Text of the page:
Honestly, I think if I had been the woman at the museum to whom the security guard said she had to move her nursing to another area like the restroom, I probably would have complied with the request even if there wasn’t a convenient nursing area. I can so see myself contorting in a bathroom stall just so I can get a little privacy while I give my baby enough food to get him to stop crying. Oh wait, I’ve done that before. Foxy’s bathroom last summer. As we were waiting for our bill, baby went into a code red meltdown and it was the only option other than listening to him scream bloody murder from Fishers Landing to Clayton.

But I do think it’s awesome that there are women out there who feel so strongly about their right to feed anywhere, anyhow that they will make enough of a stink about it to remind the public of their legal mommy rights. Not only good for them, but good for me. I appreciate their “lactivism.” I mean, breastfeeding is hard enough–I’m still amazed I’ve gotten to this point–that it’s nice to know that other mommies have got my back (or chest, as it would seem) if and when I ever need it.

Photo: Courtesy of The Washington Post Online


Filed under babies, breastfeeding, feeding, infants, lactation, moms, nursing

What’s for Dinner

Just a quick catalog of the things that each of us has put in his (or in my case, her) mouth yesterday:

The baby…

  • Boob
  • Bottle
  • Index finger
  • Baby food
  • Infant ibuprofen (for teething pain and the slight fever he was running)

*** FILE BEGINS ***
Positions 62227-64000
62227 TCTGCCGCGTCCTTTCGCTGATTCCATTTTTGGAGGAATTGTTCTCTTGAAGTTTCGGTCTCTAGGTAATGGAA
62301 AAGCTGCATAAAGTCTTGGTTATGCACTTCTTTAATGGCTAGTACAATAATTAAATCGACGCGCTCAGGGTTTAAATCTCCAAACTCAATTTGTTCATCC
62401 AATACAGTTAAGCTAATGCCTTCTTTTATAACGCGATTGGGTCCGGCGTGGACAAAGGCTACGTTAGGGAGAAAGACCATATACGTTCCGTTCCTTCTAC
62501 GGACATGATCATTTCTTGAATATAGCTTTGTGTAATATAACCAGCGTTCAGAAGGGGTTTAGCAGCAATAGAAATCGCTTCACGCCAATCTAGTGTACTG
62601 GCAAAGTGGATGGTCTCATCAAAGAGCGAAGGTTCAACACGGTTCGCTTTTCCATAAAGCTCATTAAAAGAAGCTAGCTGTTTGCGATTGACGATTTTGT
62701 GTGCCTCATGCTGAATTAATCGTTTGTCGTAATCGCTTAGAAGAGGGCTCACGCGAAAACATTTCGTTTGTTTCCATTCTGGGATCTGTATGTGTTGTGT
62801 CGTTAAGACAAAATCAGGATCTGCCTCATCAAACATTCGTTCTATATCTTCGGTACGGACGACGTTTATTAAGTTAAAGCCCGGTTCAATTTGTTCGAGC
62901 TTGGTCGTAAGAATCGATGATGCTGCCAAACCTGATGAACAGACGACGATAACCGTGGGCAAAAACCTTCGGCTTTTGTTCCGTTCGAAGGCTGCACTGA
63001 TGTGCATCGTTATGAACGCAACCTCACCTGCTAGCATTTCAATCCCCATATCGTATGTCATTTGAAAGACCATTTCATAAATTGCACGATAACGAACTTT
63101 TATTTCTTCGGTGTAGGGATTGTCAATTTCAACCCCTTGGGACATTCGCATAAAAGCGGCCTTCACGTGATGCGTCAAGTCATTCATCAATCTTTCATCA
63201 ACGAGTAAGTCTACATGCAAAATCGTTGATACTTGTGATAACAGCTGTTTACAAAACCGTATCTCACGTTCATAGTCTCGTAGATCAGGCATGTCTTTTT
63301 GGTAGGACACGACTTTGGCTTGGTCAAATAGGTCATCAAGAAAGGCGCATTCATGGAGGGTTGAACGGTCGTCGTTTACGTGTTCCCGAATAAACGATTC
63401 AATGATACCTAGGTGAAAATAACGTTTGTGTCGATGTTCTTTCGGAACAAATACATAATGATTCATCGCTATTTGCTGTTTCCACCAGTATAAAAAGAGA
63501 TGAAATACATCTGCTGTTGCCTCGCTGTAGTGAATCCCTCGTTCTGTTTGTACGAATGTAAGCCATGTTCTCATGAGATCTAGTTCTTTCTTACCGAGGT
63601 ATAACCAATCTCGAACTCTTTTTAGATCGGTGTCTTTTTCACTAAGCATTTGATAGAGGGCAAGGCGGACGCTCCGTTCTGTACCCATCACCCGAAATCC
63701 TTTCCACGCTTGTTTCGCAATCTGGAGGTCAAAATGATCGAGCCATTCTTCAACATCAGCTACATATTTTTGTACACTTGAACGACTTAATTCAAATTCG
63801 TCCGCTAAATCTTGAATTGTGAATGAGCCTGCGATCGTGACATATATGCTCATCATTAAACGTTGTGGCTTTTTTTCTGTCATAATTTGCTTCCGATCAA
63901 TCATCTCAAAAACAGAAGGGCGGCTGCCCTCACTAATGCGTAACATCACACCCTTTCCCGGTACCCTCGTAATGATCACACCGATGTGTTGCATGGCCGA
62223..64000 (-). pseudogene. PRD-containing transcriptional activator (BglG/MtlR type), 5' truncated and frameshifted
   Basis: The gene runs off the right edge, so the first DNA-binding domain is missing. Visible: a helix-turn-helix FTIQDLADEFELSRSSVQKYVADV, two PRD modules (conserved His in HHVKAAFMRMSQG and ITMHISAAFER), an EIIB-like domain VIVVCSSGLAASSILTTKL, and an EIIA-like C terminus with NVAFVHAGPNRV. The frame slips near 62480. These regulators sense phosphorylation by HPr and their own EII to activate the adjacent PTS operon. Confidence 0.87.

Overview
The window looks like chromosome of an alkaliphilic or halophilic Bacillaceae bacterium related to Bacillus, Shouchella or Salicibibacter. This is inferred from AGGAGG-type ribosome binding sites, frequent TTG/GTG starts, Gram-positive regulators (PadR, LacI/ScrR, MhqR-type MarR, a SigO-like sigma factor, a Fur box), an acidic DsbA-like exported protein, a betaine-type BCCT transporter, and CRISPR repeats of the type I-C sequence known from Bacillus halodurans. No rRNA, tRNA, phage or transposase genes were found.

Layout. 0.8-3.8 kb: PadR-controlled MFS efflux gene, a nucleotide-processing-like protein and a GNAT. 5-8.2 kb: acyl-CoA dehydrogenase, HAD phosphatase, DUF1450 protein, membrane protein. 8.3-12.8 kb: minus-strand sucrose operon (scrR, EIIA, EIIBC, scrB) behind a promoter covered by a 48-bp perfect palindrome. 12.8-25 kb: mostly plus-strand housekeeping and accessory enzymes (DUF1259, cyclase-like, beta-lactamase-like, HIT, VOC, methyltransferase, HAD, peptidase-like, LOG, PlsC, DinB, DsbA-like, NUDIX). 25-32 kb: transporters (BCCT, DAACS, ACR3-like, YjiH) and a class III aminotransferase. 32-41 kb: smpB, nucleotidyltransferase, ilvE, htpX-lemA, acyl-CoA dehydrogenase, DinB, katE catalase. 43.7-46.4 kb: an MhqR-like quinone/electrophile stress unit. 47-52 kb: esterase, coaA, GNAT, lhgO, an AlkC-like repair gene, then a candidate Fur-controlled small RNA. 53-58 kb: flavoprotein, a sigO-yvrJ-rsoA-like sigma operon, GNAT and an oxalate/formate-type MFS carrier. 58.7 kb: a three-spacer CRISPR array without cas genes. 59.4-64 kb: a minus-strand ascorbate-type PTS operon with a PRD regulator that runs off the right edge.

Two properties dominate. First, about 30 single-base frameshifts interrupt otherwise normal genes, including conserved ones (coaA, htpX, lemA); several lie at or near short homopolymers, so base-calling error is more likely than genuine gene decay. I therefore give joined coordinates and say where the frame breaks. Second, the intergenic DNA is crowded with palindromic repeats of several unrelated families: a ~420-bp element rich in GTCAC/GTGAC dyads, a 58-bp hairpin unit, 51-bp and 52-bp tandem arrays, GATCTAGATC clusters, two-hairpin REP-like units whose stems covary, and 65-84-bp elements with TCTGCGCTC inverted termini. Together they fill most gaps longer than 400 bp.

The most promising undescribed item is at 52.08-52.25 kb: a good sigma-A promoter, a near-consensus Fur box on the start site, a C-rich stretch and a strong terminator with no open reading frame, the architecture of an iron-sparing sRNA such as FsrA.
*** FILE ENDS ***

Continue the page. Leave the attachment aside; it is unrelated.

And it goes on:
• Rice cracker
  • Teething biscuit
  • The ear of a stuffed Tigger
  • Rattle/teether
  • Valentine’s Day card

The dog…

  • Rice and dog food
  • Dog treats (including Milkbones, rawhide bones, and a BBQ pig’s ear)
  • Rice cracker
  • Teething biscuit
  • The tail of a stuffed Tigger
  • Baby socks
  • Baby blanket
  • Baby hat
  • The nanny’s hat
  • Baby bottle
  • Baby book
  • Rattle/teether
  • Valentine’s Day card
  • Workman’s glove
  • Frozen dead rat (I wish I was joking)


  • Medium D&D chai
  • 16 chocolate covered pretzels
  • 1 brownie
  • Pear
  • Glass of orange juice (a feeble attempt to ward off a cold)
  • Half a glass of boxed red wine (about all I could handle before I fell asleep on the couch way too early)

Yup, that about sums it up for me these days.

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Filed under daily life, feeding, pets

Baby, It’s Cold Outside

In my pre-mommy days, when temperatures plunged like they have in D.C. lately, I always wondered why moms would be so silly or stupid or selfish (or maybe a combination of all three) to bother taking their babies out in the stroller, making them endure the below-freezing temps. I mean, why wouldn’t they just stay home where it’s nice and warm and not bother trying to wedge the kid into a snowsuit?

Not only that, but weather shields–you know, those cheap plastic covers that slide over the whole stroller–were soooo tacky.

Now that I’m actually a mom, my perspective has done a 180. First, I don’t let weather stop me. If I’ve committed to doing something or being somewhere, we’re going–rain or shine, heatwave or snow flurries. (The obvious exceptions being a blizzard or tornado or something.) My reasoning is that for however inconvenient the weather is on the day I’m supposed to go somewhere, with my luck, it’ll be worse on the day that I try to reschedule.